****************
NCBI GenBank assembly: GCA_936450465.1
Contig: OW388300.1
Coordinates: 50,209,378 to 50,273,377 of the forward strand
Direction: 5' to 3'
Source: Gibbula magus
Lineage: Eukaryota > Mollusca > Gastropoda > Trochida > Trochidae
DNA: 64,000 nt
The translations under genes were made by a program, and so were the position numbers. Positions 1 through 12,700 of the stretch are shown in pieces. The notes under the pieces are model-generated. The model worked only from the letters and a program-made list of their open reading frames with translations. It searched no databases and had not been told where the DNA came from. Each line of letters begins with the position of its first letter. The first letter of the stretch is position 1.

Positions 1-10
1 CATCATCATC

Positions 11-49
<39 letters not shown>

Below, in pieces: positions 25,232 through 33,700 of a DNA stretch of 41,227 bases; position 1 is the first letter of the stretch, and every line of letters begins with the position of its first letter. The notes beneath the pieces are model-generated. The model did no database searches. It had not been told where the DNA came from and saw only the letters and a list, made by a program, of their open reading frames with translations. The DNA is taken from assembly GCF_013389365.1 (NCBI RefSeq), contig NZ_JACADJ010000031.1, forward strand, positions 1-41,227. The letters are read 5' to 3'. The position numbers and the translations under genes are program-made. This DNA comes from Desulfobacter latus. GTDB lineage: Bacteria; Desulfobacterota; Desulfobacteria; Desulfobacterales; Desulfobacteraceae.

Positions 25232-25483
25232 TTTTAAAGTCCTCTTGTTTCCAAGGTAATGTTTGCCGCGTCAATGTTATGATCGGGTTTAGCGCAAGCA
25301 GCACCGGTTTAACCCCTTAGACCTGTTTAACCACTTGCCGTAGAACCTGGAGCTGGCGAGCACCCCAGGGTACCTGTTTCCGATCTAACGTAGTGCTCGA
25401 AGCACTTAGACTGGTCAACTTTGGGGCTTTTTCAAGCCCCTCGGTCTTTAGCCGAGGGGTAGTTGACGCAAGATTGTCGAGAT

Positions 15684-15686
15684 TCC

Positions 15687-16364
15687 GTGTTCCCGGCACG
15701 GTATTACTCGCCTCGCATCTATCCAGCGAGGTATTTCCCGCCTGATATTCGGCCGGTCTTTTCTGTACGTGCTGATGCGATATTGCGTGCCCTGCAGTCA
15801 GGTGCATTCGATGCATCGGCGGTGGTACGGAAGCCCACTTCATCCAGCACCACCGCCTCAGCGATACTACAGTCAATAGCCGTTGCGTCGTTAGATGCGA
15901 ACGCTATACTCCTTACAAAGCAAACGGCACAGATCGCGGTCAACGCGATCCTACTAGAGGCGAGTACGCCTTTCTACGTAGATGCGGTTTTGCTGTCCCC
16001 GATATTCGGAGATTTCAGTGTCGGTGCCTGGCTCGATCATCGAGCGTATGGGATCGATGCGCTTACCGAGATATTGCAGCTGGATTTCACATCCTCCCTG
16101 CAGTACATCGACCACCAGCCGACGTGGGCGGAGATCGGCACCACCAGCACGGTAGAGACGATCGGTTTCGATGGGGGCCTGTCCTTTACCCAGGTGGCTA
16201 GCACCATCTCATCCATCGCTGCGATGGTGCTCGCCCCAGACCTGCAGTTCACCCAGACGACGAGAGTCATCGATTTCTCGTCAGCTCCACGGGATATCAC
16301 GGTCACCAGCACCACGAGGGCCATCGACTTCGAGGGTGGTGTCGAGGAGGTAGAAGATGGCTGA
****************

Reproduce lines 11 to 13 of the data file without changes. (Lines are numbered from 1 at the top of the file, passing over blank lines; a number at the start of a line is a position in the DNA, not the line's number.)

Positions 11-49
<39 letters not shown>

Below, in pieces: positions 25,232 through 33,700 of a DNA stretch of 41,227 bases; position 1 is the first letter of the stretch, and every line of letters begins with the position of its first letter. The notes beneath the pieces are model-generated. The model did no database searches. It had not been told where the DNA came from and saw only the letters and a list, made by a program, of their open reading frames with translations. The DNA is taken from assembly GCF_013389365.1 (NCBI RefSeq), contig NZ_JACADJ010000031.1, forward strand, positions 1-41,227. The letters are read 5' to 3'. The position numbers and the translations under genes are program-made. This DNA comes from Desulfobacter latus. GTDB lineage: Bacteria; Desulfobacterota; Desulfobacteria; Desulfobacterales; Desulfobacteraceae.